School of Engineering and Computational Sciences
Engineering: Electrical Intelligence
nanopulse, nanosecond, cancer therapy, apoptosis, generator, blumlein
Alternative and Complementary Medicine | Bioelectrical and Neuroengineering | Biomedical | Electrical and Electronics | Electromagnetics and Photonics | Equipment and Supplies | Other Analytical, Diagnostic and Therapeutic Techniques and Equipment
Wernig, Daniel P., "Nanopulse Generators: Their Design and Application to Cancer Therapy Studies" (2014). Senior Honors Theses. 479.
Effective nanopulse generators have become critical in recent decades concerning the study of subcellular affects in response to nanosecond pulsed electric fields. It has been observed that nanosecond duration electric pulses can target intracellular organelles, ultimately leading to cell apoptosis, suggesting the possibility of a new, minimally invasive, low risk cancer therapy methodology. The standard topology for developing a medical nanopulser is the Blumlein “transmission line” approach. This approach relies on the nearly infinitesimal, yet finite amount of time required for an electromagnetic field to propagate down a short transmission line. Prior to design, requirements and constraints must be defined that are determined by the specific applications and experiments that the nanopulser will be used for. Special effort must be put into nanopulser design to prevent undesirable reflections and oscillations at the load. Critical design objectives common to most nanopulse generators include choosing effective switching elements that facilitate a minimal rise time, configuring the load electrodes to be compatible with experimental setups, and enabling a wide degree of versatility and adjustability concerning pulse parameters.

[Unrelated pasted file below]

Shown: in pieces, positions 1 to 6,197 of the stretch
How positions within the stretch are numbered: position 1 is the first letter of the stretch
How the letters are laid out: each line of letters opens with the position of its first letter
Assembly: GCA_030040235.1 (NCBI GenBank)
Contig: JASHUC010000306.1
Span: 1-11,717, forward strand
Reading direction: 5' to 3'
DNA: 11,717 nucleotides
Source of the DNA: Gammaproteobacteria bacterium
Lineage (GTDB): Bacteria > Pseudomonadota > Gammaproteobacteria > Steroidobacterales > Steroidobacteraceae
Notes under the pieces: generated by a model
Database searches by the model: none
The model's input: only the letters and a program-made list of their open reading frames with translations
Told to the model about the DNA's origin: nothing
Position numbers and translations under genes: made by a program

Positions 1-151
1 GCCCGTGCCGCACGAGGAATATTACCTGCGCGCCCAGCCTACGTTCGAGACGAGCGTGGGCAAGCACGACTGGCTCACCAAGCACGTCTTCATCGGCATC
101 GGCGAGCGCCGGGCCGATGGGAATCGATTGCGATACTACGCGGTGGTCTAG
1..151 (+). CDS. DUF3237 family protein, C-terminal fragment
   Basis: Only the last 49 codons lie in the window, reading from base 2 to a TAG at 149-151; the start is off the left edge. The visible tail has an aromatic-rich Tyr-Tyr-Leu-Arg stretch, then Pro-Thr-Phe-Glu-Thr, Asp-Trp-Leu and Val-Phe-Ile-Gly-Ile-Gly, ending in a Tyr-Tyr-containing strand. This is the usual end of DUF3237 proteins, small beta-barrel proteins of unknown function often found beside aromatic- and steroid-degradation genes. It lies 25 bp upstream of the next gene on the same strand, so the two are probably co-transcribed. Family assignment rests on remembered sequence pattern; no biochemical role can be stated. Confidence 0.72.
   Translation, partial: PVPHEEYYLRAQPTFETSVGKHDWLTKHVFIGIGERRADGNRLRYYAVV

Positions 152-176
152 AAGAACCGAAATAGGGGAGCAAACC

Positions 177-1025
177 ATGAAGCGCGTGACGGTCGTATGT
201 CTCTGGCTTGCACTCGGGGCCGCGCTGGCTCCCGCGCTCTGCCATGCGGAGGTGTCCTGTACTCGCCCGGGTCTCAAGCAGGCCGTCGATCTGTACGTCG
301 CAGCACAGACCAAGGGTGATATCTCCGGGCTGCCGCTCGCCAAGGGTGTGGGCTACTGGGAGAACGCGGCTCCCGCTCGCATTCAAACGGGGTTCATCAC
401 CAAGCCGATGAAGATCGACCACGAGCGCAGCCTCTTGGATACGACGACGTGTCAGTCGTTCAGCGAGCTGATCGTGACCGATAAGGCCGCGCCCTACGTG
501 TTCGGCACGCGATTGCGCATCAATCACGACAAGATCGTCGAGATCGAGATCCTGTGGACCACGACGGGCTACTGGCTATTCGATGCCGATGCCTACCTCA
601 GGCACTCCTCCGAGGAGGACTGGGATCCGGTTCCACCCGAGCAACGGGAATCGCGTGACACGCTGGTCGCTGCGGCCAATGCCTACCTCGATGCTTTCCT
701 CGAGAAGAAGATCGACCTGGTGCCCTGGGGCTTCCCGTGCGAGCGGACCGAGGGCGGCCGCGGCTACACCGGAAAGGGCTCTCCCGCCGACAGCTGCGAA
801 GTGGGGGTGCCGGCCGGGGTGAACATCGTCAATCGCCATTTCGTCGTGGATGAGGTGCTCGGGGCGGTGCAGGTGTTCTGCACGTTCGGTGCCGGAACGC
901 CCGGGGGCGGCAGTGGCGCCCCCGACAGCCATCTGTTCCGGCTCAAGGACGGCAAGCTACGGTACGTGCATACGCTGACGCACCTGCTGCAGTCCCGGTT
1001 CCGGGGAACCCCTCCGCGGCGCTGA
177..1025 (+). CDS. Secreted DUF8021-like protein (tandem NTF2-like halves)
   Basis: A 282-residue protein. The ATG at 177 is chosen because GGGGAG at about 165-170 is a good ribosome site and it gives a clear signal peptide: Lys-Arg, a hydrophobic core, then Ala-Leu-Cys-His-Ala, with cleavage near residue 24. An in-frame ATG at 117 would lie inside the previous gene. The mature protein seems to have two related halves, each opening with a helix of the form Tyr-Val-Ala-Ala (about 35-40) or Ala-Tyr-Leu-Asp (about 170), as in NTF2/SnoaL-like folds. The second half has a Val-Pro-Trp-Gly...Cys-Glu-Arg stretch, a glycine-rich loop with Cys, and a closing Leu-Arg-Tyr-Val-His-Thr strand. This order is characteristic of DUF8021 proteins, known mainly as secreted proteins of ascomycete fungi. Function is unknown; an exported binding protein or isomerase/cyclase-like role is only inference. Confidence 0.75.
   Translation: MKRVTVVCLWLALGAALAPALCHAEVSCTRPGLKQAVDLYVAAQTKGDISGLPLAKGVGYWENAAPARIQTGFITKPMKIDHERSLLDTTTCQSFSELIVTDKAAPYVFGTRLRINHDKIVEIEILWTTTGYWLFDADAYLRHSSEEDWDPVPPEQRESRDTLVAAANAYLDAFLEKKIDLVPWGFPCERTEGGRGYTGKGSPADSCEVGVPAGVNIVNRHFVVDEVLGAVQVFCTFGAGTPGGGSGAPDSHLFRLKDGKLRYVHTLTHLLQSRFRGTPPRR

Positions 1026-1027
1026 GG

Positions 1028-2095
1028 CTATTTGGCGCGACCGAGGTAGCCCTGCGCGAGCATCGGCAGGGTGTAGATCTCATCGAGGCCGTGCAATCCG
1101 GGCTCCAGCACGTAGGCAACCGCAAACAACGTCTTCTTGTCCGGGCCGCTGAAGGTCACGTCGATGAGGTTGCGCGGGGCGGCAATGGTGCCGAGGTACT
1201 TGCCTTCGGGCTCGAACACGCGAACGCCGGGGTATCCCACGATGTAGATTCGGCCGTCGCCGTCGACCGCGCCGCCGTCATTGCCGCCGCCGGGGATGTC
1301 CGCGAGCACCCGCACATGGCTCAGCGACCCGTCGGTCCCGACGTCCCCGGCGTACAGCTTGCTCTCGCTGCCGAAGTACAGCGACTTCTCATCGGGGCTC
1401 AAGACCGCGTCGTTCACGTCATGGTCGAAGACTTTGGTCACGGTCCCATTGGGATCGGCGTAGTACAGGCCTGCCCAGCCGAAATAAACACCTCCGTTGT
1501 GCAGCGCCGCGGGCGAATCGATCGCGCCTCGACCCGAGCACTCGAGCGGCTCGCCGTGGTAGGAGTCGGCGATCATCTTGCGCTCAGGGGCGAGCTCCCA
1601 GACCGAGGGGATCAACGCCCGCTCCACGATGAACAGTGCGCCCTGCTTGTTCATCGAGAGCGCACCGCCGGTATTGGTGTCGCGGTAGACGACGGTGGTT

Alternative and Complementary Medicine Commons, Bioelectrical and Neuroengineering Commons, Biomedical Commons, Electrical and Electronics Commons, Electromagnetics and Photonics Commons, Equipment and Supplies Commons, Other Analytical, Diagnostic and Therapeutic Techniques and Equipment Commons